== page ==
Riga, The Skyline Bar

Skyline Bar

One very good reason for returning once more to Riga was the opportunity to visit my favourite cocktail bar at the Hotel Latvia because when it comes to a favourite cocktail bar this is one that stands out above all the rest.  Quite literally stands out above all the rest because it is on the twenty-sixth floor (out of a total of twenty-seven) of the hotel, which is the tallest building in Riga.

The Hotel Latvia is a modern high quality tourist hotel but has a sinister and secretive past.  It was built by the previous communist regime and was one of the few State approved tourist hotels run by the Russian travel Agency, Intourist.

Intourist was founded in 1929 by the dictator Joseph Stalin and was staffed almost exclusively by the KGB secret police. It was responsible for managing the great majority of travellers access to and travel within the Soviet Union and it grew into one of the largest tourism organisations in the world, with a network embracing banks, hotels, and bureaux de change.

It is said that all of the rooms in the Hotel Latvia were full of surveillance equipment to keep an eye on what guests were up to and in the nearby Latvian Museum of Occupation, which sets out a grim story of twentieth century Latvian occupation and oppression, there is an exhibit of the telephone bugging equipment that was discovered in the building when it was renovated and elevated to four star status in 2001.

On this visit to Riga and the hotel, in addition to enjoying the cocktail bar and based upon a recommendation we decided to eat there as well.  The food was excellent and there was a reasonably priced self-service buffet but what was especially good about his meal was that it happened to coincide with ‘International Woman’s Day’ and there were free cocktails for all of us and flowers for the girls.

To be honest I had never heard of International Woman’s day before, it certainly isn’t that big in the United Kingdom, and I have to say that I thought it was a bit odd to have it on a Saturday, which is a day really reserved for sport, but it turns out that this was just an unhappy coincidence because IWD is held every year on March 8th and is a day of day of global celebration for the economic, political and social achievements of women around the world.

The Skyline Bar is a great place to relax in the early evening after a day sightseeing and a really good spot for watching the sunset.  For the in crowd in Riga this is clearly the place to be and to be seen, and the modern, trendy furniture and décor suggests that there’s a level of exclusivity to this place that is in contrast to its total accessibility.    It’s easy to just wander in off of the street and take the external panoramic lift to the top of the hotel and enter the best bar in the city.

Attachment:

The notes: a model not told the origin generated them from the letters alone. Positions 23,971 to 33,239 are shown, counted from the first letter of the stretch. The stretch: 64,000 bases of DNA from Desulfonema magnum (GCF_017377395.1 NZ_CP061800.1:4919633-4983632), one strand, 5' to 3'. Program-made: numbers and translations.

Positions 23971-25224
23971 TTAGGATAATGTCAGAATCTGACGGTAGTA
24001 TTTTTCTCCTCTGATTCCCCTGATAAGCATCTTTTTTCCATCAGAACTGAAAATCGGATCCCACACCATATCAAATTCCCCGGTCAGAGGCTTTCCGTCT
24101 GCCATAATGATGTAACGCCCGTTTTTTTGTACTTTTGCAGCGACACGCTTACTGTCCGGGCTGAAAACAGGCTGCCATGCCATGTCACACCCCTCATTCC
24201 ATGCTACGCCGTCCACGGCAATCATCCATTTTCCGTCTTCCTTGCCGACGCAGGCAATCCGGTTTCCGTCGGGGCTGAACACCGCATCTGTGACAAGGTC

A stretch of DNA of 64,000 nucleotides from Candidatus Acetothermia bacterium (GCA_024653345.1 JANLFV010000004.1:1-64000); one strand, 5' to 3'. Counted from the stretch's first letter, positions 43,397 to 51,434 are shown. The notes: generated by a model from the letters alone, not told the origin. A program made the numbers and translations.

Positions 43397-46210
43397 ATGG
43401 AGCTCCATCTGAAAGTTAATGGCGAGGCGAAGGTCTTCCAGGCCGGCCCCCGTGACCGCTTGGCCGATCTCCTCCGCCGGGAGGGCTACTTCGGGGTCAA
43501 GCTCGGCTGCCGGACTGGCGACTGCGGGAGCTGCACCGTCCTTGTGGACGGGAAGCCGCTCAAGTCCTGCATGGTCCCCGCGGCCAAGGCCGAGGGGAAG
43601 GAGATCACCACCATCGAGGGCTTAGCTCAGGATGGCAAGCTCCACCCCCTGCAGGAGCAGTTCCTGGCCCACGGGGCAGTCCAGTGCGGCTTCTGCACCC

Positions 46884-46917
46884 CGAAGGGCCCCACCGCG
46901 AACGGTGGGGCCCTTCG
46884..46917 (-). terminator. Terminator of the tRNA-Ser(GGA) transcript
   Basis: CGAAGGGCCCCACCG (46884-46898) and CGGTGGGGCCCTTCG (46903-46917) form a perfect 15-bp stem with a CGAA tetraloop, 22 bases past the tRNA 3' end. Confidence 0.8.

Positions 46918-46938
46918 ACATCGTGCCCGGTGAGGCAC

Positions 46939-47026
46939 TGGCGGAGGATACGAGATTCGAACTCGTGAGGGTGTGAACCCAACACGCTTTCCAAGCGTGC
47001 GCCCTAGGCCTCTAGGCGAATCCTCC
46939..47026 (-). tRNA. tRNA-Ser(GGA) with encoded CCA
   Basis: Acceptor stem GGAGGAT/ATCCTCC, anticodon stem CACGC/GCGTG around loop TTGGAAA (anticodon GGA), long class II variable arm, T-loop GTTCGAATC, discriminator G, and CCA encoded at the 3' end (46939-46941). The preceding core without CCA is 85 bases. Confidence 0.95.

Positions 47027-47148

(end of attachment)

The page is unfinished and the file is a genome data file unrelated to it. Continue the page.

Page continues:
Getting one of the seats by the windows is absolutely essential but can be difficult when the place is busy and competition is fierce, and you really need to have your wits about you and move in quickly when the chance presents itself to get one that looks to the west to enjoy the stunning view of the City, the river, the Russian Orthodox Cathedral that stands nearby and the Baltic Sea out on the horizon.  Sometimes you have to wait and stay alert for window seat opportunities but it is worth the effort, especially if there is a sunset to be seen.  There was no sunset on the first day this time but on the second day our patience was rewarded and we were treated to a glorious show as the sun dipped down and bathed the city in a warm orange glow like the dying embers of a very good fire.

The skyline is supposedly designed to resemble a Manhattan bar but as I have never been to New York I am unable to confirm whether it has achieved this objective.  The place has a relaxed atmosphere and a friendly ambience and it certainly doesn’t have Manhattan prices with generous cocktails costing on average only about £4.00.

 

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5 responses to “Riga, The Skyline Bar

  1. I’m loving your write-ups of my birthplace. I’ve only managed one visit since leaving at the ripe age of 8 months. My return was in 1989, a couple of years before Independence. Stayed at the Hotel Latvia. You nailed the spooky atmosphere exactly right. Relatives who came to see me were closely scrutinized and nearly excluded. It creeps me out to think of the surveillance. My mom visited Riga in the 60s and told me she’d get calls in the middle of the night with no one there. Presumably to check to make sure she hadn’t snuck out or some such.

  2. Pingback: Weekly Photo Challenge: Selfie | Have Bag, Will Travel

  3. Looks like a spectacular spot for cocktails and dining to be sure.

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